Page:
B. Traven is a pseudonym. He runs social media for a mid-sized international NGO in Washington, D.C.



Does It Matter That the Venezuelan Opposition Is Funded by the US?

BLOGGER COMMENT:  The US has never been able to tolerate alternative economic systems in the Americas. We would rather, for example, support a fascist General Pinochet than a socialist Allende. In Venezuela we support return of corporate control to the oil business. With us, the US, it’s always about the money, not the people.

By Ray Downs

Protesters march against the government in Caracas, Venezuela, on February 15. Photo via Wikimedia Commons

In the summer of 2007, the vehemently pro–Hugo Chávez journalist and lawyer Eva Golinger got on Venezuelan state TV and, with the help of a flow chart hand-drawn on flimsy poster board, called out several fellow journalists who had allegedly accepted US funding to help bring down the country’s famously left-wing, anti-American president.

“These journalists are destabalizing agents,” Golinger said, and explained that that they had participated in programs paid for by the US that were designed to promote a pro-American agenda, the goal of which was to create anti-socialist sentiment in Venezuela.

The accusation didn’t cause the kind of uproar Golinger was hoping for. The journalists were briefly investigated by a government committee, but that prompted an immediate public outcry—in fact, many Chavistas rejected such McCarthy-like tactics, claiming they made them look bad.

The incident did cause the US Embassy in Caracas some concern, however. In a cable released by Wikileaks titled “IV Participants and USAID Partners Outed, Again” that describes Golinger’s TV appearance and the aftermath, an embassy official wrote that people were becoming wary of getting involved with any enterprise funded by the US. “It is particularly hard to persuade Chávez supporters to participate in a program they perceived as potentially career-ending,” the official wrote. In other words, though Golinger embarrassed herself with her shit-stirring, the US was really trying to bring down Chávez by funneling money to his opponents.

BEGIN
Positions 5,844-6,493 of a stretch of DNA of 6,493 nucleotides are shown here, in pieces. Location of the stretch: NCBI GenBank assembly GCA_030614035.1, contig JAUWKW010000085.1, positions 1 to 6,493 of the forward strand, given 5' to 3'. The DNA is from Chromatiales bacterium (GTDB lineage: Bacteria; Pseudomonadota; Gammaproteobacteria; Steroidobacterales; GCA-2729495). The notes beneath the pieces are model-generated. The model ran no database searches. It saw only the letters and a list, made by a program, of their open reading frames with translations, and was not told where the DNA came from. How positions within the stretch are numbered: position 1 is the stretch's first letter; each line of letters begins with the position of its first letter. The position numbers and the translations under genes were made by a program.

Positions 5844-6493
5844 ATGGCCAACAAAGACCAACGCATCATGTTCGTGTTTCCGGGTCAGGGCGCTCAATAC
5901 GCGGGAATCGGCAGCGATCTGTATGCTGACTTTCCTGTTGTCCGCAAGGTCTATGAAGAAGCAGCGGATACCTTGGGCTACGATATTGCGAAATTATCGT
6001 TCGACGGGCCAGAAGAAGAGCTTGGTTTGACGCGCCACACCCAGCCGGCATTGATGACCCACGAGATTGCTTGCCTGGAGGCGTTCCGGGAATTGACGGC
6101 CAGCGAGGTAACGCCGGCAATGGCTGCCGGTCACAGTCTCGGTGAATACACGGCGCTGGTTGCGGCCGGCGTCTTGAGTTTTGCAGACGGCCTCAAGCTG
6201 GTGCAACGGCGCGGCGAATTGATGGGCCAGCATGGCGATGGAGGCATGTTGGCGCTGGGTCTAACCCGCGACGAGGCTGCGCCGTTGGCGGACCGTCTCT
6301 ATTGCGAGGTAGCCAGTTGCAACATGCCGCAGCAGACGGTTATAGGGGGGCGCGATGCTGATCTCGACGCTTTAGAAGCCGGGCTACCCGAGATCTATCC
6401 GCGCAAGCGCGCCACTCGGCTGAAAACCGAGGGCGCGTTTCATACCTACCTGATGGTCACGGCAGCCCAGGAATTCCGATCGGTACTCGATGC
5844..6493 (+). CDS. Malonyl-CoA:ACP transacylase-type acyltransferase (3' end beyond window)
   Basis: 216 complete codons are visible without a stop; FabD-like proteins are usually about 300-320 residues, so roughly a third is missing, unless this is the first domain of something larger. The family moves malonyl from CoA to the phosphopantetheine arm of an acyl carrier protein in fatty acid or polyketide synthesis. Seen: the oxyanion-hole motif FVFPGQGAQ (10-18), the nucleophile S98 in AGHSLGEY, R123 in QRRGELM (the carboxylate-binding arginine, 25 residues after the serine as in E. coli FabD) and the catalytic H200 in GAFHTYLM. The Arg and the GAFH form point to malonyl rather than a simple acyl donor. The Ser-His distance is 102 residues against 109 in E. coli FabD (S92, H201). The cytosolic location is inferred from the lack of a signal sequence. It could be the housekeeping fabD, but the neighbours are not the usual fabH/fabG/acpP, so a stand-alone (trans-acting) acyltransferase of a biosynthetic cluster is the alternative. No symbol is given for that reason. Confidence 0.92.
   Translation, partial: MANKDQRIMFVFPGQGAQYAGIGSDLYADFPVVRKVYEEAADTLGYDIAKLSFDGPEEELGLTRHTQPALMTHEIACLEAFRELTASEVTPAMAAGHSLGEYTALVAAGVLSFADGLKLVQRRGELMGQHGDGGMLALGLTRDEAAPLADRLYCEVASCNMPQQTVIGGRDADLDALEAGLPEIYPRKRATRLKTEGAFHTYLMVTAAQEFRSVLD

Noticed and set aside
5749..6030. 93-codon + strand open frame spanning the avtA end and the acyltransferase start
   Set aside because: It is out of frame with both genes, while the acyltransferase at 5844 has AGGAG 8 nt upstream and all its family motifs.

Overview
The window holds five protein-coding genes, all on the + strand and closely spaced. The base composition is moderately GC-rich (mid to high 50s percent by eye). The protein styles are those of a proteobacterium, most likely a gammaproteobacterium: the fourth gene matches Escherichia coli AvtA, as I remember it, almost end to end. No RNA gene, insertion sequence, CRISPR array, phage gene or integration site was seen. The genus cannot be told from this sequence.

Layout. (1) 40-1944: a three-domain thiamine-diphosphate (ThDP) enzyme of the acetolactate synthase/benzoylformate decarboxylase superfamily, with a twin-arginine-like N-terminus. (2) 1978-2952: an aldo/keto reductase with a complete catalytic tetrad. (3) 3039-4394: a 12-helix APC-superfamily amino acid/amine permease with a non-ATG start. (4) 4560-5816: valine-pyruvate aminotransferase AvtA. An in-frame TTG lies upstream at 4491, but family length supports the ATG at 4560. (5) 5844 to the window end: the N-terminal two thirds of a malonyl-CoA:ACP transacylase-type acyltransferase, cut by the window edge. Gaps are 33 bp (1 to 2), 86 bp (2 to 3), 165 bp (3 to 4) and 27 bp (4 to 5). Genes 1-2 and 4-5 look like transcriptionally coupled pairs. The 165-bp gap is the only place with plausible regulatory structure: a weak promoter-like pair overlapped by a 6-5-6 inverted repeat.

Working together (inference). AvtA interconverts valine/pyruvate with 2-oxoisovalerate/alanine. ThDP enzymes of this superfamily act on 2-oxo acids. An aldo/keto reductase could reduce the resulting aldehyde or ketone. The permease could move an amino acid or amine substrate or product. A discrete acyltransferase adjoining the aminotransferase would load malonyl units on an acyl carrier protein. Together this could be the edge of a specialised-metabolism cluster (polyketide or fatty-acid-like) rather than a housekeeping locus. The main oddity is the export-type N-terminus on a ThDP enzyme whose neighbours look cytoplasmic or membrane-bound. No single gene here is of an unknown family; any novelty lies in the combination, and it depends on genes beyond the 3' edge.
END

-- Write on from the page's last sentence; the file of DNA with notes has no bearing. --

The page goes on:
Since then, the US has continued its longstanding practice of funding programs that it often claims are aimed at promoting fair elections and human rights, but also strengthen Venezuelan opposition groups—and this money may be influencing the ongoing protests that have helped put the country in a political crisis.

These programs have several names and objectives. Some have clearly benevolent goals; one is targeted at discouraging violence against women, for instance. But other US efforts in Venezuela are unabashedly political, such as a 2004 USAID program that, according to a Wikileaks cable, would spend $450,000 to “provide training to political parties on the design, planning, and execution of electoral campaigns.” The program would also create “campaign training schools” that would recruit campaign managers and emphasize “the development of viable campaign strategies and effectively communicating party platforms to voters.”

Interestingly, it’s illegal for a US political party or candidate to accept funding from any “foreign national,” which includes individuals, corporations, and governments. Venezuela passed a similar law in 2010, but this is easily circumvented by channeling the money through NGOs.

It’s difficult to determine exactly how much money the US has spent on these political programs in Venezuela since Chávez was first elected in 1998, but some estimates put the figure around $50 to $60 million. This year alone, President Obama earmarked $5 million to “support political competition-building efforts” in Venezuela.

It’s understandable, then, that some critics of Venezuela’s opposition have argued that the protests are in part due to US meddling.

“There’s absolutely some organic movement against the government. There are concerns about crime and other things,” said Roberto Lovato, a journalist who has covered the drug war and social movements in Latin America. “But if you don’t factor in the millions of dollars that’s been spent on destabilizing the government and prop up opposition leaders, it’s not the whole story.”

Lovato added that this top-down funding of a protest movement is similar to how the American Tea Party claims to be a grassroots mobilization of everyday people but is largely bankrolled by a few wealthy individuals, such as the billionaire Koch brothers.